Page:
# Valuation

Anonymous

there is definitely a flaw in saying a company will never die (well, maybe not with BO in charge) and GGM and spin-offs used in DDM, DCF and related models.

would it be more appropriate creating a formula that incorporates the average life of a company of that size? such that moving from one cap to another would have an impact on valuation in that way? i think its impossible to use anything but relative valuation methods for smaller companies but relative valuations still need to reflect earnings valuations in the long-run. at what point will we have enough history to draw reasonable estimates of company life expectancies?

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basically i’m saying k, with little evidence, is a piece of crap at measuring bankruptcy risk. gonna look into it more, but could use a little discussion around the subject. how about different k’s for different time periods?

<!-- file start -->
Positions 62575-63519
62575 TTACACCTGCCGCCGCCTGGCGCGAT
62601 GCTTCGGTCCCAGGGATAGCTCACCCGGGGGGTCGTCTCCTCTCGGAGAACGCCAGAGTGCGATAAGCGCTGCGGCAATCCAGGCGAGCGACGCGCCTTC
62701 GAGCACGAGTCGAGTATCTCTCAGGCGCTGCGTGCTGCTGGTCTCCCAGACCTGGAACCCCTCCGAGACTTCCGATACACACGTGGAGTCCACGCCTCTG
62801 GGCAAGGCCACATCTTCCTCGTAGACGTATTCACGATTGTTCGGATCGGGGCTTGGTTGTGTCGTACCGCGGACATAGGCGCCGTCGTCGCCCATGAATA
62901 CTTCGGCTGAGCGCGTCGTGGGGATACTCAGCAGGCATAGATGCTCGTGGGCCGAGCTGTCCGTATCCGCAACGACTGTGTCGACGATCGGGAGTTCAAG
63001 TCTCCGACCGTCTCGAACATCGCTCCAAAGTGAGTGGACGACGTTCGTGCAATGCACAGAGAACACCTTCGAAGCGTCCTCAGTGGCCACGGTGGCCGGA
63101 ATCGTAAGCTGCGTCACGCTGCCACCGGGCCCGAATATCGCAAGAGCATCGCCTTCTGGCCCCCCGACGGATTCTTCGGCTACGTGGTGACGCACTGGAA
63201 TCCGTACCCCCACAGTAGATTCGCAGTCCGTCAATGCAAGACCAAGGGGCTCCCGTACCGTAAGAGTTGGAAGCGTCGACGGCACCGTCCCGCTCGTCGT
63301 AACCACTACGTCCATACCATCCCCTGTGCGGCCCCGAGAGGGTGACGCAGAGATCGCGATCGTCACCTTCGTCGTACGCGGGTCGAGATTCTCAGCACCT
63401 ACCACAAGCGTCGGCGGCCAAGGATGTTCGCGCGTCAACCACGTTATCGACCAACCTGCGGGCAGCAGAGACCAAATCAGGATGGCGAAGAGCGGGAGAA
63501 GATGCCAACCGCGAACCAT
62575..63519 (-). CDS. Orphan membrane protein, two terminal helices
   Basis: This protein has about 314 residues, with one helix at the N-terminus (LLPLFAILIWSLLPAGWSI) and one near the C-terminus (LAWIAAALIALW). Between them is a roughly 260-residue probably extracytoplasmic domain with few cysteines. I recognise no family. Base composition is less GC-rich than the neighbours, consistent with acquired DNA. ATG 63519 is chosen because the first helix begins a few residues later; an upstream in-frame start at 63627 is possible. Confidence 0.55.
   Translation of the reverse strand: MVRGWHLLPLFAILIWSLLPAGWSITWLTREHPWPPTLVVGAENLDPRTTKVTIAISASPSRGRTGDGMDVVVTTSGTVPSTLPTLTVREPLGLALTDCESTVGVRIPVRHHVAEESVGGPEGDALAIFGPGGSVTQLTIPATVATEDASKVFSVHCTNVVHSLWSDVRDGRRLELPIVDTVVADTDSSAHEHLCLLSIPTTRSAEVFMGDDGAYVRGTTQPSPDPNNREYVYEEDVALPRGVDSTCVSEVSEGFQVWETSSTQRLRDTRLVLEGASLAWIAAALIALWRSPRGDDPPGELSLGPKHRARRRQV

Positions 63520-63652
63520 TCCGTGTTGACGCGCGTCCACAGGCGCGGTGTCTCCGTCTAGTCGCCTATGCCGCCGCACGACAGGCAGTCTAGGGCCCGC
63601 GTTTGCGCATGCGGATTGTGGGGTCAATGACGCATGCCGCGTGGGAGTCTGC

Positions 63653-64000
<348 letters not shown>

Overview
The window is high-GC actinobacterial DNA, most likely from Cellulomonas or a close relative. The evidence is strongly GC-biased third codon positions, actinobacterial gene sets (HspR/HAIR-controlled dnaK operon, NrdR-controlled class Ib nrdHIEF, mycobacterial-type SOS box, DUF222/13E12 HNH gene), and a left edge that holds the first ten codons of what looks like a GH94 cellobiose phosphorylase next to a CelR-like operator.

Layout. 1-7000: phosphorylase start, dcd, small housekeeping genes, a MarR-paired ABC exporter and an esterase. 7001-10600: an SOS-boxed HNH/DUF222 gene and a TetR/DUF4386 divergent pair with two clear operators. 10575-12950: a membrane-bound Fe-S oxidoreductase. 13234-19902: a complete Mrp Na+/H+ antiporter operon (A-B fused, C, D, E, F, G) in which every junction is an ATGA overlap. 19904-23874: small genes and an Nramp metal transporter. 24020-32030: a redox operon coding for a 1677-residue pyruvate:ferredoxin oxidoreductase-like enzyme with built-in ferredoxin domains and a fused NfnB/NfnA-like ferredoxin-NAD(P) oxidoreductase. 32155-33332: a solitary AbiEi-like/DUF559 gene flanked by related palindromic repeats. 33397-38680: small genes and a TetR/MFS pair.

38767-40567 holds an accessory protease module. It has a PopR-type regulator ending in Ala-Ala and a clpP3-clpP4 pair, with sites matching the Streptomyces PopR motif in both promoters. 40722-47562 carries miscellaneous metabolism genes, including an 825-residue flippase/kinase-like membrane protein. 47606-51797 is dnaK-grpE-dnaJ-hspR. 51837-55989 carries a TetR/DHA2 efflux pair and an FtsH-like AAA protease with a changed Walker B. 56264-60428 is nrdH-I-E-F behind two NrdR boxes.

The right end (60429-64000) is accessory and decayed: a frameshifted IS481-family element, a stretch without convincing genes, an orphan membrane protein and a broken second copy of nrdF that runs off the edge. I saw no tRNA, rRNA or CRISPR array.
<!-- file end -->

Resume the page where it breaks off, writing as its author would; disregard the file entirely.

Remember that direct comparison of ratios like P/E assumes

1) The risks of the company are comparable.

2) The “shape” of the futures earning streams are identical.

If not, then there are “justifiable” differences in the PE ratio.

You want a quote? Haven’t I written enough already???

bchadwick Wrote:

——————————————————-

> Remember that direct comparison of ratios like P/E

> assumes

>

> 1) The risks of the company are comparable.

>

> 2) The “shape” of the futures earning streams are

> identical.

>

> If not, then there are “justifiable” differences

> in the PE ratio.

so holding the above true would also make it extremely difficult to measure average life expectancy and/or apply the correct life expectancy to each company.